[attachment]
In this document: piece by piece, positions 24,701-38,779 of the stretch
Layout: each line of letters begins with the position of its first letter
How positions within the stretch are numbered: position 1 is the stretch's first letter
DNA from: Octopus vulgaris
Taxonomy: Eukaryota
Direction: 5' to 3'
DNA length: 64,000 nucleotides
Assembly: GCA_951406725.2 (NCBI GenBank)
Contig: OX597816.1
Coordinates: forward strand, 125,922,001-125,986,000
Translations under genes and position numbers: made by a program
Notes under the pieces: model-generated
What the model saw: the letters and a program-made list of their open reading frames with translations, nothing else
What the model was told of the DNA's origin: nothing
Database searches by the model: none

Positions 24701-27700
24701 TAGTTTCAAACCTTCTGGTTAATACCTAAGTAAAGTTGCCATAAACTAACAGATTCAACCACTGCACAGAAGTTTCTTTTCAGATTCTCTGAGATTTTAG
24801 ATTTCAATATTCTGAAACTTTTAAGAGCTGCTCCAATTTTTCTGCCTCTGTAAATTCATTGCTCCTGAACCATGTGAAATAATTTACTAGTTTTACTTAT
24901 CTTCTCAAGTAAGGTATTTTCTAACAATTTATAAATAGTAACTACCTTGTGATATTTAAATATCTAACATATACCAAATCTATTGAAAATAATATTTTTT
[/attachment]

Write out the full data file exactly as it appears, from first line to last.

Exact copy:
In this document: piece by piece, positions 24,701-38,779 of the stretch
Layout: each line of letters begins with the position of its first letter
How positions within the stretch are numbered: position 1 is the stretch's first letter
DNA from: Octopus vulgaris
Taxonomy: Eukaryota
Direction: 5' to 3'
DNA length: 64,000 nucleotides
Assembly: GCA_951406725.2 (NCBI GenBank)
Contig: OX597816.1
Coordinates: forward strand, 125,922,001-125,986,000
Translations under genes and position numbers: made by a program
Notes under the pieces: model-generated
What the model saw: the letters and a program-made list of their open reading frames with translations, nothing else
What the model was told of the DNA's origin: nothing
Database searches by the model: none

Positions 24701-27700
24701 TAGTTTCAAACCTTCTGGTTAATACCTAAGTAAAGTTGCCATAAACTAACAGATTCAACCACTGCACAGAAGTTTCTTTTCAGATTCTCTGAGATTTTAG
24801 ATTTCAATATTCTGAAACTTTTAAGAGCTGCTCCAATTTTTCTGCCTCTGTAAATTCATTGCTCCTGAACCATGTGAAATAATTTACTAGTTTTACTTAT
24901 CTTCTCAAGTAAGGTATTTTCTAACAATTTATAAATAGTAACTACCTTGTGATATTTAAATATCTAACATATACCAAATCTATTGAAAATAATATTTTTT